Excerpts taken from:
"Black Indians-A Hidden Heritage"
By: William Loren Katz

Maroon Indians
 "America's created race"

Louisiana Redbones



At the Congress of Angostura in 1819, liberator Simon Bolivar was elected president of Venezuela and planned a strategy that would free the Americas of European domination. He also found it necessary to clarify America’s racial heritage: “”It is impossible to say to which human family we belong.

The larger part of the Native population has disappeared, Europeans have mixed with the Indians and the Negroes, and Negroes have mixed with the Indians. We were all born of one mother America, though our fathers had different origins, and we all have differently colored skins. This dissimilarity is of the greatest significance.”  

  The 1920s estimate that a third of African Americans have Indian blood requires new research. Today just about every African-American family tree has an Indian branch. The number of Afro-Americans with an Indian ancestor was once estimated at about one third of the total.

In Latin America the percentage is much higher. This means that an important page in history has been missing. Three great races - red, white, and black - built the Americas together. Their contributions and their interrelationships have filled libraries with scholarly studies, history texts, and novels.




Maroon Warrior
Credit: William Loren Katz
"Black Indians"


The Black Seminoles


Maroon Indians

by definition


Black Indians are defined as people who have a dual ancestry or black people who have lived for some time with Native Americans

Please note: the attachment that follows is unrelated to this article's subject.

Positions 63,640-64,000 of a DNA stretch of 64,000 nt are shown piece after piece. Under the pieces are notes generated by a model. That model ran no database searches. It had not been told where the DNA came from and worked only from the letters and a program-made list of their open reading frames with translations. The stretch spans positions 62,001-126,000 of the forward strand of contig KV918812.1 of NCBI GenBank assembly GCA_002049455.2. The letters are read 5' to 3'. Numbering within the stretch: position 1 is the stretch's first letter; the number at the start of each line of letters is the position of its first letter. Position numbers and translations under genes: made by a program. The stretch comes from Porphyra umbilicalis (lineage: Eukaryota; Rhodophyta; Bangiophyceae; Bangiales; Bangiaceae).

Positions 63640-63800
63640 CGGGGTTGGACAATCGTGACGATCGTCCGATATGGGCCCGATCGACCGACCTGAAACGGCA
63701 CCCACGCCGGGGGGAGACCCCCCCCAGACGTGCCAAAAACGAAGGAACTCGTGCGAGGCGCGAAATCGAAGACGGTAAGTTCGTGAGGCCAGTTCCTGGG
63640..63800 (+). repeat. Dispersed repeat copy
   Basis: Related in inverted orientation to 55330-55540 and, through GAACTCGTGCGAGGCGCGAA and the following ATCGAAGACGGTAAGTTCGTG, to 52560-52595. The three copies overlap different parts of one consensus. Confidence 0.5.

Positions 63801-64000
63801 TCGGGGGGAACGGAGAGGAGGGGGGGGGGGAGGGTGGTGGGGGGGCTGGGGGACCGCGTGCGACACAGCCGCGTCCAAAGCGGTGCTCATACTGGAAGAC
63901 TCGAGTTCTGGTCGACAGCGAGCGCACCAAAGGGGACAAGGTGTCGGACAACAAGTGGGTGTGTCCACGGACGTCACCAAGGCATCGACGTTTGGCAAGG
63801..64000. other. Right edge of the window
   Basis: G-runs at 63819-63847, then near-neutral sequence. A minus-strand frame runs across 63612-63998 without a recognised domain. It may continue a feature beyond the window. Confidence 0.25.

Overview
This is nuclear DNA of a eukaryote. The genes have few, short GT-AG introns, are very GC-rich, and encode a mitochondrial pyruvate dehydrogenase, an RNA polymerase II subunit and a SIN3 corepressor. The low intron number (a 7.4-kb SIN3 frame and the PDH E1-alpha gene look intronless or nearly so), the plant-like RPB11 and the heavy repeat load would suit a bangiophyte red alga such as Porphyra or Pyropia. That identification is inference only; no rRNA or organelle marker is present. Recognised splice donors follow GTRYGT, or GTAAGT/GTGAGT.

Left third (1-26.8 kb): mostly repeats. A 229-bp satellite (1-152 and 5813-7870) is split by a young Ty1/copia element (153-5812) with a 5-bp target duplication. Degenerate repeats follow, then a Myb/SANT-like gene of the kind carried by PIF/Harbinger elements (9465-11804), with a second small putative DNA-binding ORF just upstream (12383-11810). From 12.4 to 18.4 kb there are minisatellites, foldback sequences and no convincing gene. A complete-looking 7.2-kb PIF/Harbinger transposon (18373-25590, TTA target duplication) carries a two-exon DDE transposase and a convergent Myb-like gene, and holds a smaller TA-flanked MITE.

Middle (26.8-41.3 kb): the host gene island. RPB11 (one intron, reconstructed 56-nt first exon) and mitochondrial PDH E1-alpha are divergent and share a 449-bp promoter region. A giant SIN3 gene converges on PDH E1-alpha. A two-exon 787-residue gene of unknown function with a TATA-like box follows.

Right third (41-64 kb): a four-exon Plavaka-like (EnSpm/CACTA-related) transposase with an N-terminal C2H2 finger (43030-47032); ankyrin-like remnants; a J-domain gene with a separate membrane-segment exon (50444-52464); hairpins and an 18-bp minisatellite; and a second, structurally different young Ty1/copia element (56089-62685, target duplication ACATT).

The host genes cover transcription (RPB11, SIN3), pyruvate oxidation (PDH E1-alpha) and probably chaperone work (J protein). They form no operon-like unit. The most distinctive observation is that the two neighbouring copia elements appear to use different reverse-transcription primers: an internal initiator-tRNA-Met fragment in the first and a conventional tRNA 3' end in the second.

When slaves escaped to the woods and joined or began remote communities, they are called by the Spanish term maroons.




“If you know I have a history, you will respect me,”

a Black Indian student told a conferenceof New York teachers two decades ago.







Runaway Slaves



From the time of Columbus the gravest threat to European domination of the Western Hemisphere came from outlaw communities of former slaves. These maroon colonies, as they were called, were considered a knife poised at the throat of the slave system. Some fearful Europeans saw them as a sword pressed against the entire colonial system in the Americas.

As oulaw communities they operated in remote, difficult-to-find and hard-to-defeat locations. Maroons considered each day of survival a small miracle, and were thankful for each new dawn as free men and women.

Some colonies were begun a single African or Indian, and otheres were the result of several or many slaves fleeing together. From their first day maroon colonies faced enormous problems. They had to quickly find a safe location, plan a defense, feed and clothe their people, and plan the life of a stable community.

Women were usually in short supply, and many maroon raids sought to bring back African or Indian wives. Families meant that communities would last, remain at peace, and that their soldiers would fight harder because their loved ones and children were at risk.